State legislators have worked out a potential budget problem, trimming and postponing bills with budget requests to align legislation with projected revenue.
Lawmakers this afternoon will consider whether to override Gov. Dave Heineman’s veto of a bill that would have allocated $2.5 million to 50 subcontractors in the state child welfare system.
Speaker Mike Flood of Norfolk announced this morning during an informal meeting with senators that several senators had come forward to trim the budget requests attached to their bills or to postpone their bills until next year. Legislative leaders had requested senators cut approximately $10 million in budget requests, an adjustment needed to fit budget requests in line with projected revenue, less the 3% budget reserve. Leaders had argued it would be better for the legislature to trim the budget than allow the governor to make the cuts.
This afternoon, legislators consider another issue carrying a price tag, but not necessarily a budget measure.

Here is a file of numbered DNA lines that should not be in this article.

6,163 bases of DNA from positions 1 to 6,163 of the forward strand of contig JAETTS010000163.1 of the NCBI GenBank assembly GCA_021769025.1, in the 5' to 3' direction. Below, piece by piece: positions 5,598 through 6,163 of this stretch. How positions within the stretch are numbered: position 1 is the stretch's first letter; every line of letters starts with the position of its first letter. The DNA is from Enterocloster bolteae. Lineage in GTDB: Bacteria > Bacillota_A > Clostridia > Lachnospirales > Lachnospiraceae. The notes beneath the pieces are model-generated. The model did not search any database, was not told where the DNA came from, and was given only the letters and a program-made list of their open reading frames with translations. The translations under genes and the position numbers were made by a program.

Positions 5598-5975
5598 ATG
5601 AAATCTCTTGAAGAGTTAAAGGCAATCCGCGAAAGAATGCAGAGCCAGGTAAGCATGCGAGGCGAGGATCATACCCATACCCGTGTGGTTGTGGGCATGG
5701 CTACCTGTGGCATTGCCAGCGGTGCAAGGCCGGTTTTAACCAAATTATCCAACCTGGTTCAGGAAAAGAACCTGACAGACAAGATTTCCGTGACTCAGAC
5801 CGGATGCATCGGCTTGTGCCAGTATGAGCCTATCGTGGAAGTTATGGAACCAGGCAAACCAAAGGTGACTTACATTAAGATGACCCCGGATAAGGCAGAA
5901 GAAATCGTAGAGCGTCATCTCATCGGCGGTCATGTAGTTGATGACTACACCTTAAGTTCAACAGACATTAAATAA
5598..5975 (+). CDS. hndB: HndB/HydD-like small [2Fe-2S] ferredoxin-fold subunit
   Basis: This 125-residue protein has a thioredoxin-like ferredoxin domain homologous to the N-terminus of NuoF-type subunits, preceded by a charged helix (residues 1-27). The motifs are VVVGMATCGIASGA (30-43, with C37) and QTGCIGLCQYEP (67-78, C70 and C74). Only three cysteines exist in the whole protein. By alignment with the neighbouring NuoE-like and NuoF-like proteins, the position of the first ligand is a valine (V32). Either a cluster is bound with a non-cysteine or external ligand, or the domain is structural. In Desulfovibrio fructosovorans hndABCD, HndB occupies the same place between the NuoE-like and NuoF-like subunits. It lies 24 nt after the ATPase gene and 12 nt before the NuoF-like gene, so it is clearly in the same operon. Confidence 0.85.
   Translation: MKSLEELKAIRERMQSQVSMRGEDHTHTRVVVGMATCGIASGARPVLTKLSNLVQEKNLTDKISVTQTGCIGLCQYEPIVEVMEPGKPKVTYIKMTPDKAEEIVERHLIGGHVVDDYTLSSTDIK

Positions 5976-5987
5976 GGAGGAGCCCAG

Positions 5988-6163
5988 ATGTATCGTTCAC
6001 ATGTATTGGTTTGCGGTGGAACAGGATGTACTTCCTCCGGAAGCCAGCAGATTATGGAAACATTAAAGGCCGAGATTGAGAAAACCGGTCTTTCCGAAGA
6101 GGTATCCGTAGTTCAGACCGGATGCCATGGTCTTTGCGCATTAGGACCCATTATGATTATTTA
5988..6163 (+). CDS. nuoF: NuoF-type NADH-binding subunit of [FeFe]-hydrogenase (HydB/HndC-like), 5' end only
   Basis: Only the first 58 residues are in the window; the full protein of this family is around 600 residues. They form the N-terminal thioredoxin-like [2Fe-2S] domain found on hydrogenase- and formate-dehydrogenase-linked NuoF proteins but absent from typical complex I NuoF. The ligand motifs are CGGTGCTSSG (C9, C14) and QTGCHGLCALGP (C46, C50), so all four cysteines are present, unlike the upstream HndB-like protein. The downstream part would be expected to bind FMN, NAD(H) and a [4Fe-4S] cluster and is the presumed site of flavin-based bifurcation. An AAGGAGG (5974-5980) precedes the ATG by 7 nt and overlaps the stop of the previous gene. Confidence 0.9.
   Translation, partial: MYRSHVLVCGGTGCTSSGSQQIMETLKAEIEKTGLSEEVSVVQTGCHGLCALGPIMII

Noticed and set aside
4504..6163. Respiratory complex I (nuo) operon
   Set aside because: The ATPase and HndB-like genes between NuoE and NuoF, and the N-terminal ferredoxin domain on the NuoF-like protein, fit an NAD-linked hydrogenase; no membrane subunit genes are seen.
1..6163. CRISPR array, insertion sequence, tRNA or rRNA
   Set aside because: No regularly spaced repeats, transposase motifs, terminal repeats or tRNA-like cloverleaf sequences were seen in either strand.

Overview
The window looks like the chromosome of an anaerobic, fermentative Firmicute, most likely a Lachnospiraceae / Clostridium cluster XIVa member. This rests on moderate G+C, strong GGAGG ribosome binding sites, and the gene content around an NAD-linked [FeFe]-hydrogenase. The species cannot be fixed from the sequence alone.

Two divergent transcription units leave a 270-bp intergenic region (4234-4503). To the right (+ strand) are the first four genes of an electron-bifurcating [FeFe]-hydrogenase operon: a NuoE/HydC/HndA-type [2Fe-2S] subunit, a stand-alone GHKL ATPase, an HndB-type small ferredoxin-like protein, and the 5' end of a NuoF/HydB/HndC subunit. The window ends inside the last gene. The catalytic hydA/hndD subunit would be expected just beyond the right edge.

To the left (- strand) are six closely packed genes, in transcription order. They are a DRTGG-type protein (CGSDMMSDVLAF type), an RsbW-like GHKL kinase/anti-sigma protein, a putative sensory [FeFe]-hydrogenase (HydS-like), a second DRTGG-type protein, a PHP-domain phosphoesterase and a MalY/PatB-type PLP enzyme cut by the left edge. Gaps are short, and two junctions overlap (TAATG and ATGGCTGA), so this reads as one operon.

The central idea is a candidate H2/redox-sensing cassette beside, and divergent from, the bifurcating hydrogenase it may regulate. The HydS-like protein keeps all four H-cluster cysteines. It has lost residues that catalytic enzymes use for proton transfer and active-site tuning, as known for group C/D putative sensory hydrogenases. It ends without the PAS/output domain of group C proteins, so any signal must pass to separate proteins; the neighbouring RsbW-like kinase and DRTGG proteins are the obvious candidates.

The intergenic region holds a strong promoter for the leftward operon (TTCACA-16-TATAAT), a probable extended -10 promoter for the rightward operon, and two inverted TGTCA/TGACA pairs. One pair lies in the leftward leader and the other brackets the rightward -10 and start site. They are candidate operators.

Gov. Heineman vetoed the portion of LB 1072 that allocated $2.5 million to pay 50 subcontractors which came to the legislature for payment after not being paid by Boys and Girls Home. In a veto letter, Heineman stated that Nebraska had satisfied its obligations under the contract with Boys and Girls Home to provide child welfare services.
“As the State is not an insurer of private contracts, I object to this attempt to make taxpayers responsible for debts incurred by private organizations,” Heineman wrote.
Sen. Steve Lathrop of Omaha has moved to override the governor’s veto.
Speaker Flood hasn’t made a constitutional argument against the bill, but has cautioned lawmakers about the precedent they might be setting. Flood notes the state has fulfilled its obligation to the contractor, Boys and Girls Home. He says the state, in the past, has not stepped in to pay subcontractors who did not have a direct contract with the state.
“And, I know that’s a very hard thing to hear if you’re one of the providers that wasn’t paid by Boys and Girls Home, but the reality is there’s a precedent there that we have to pay attention to,” Flood says.
The Unicameral takes up the override motion this afternoon.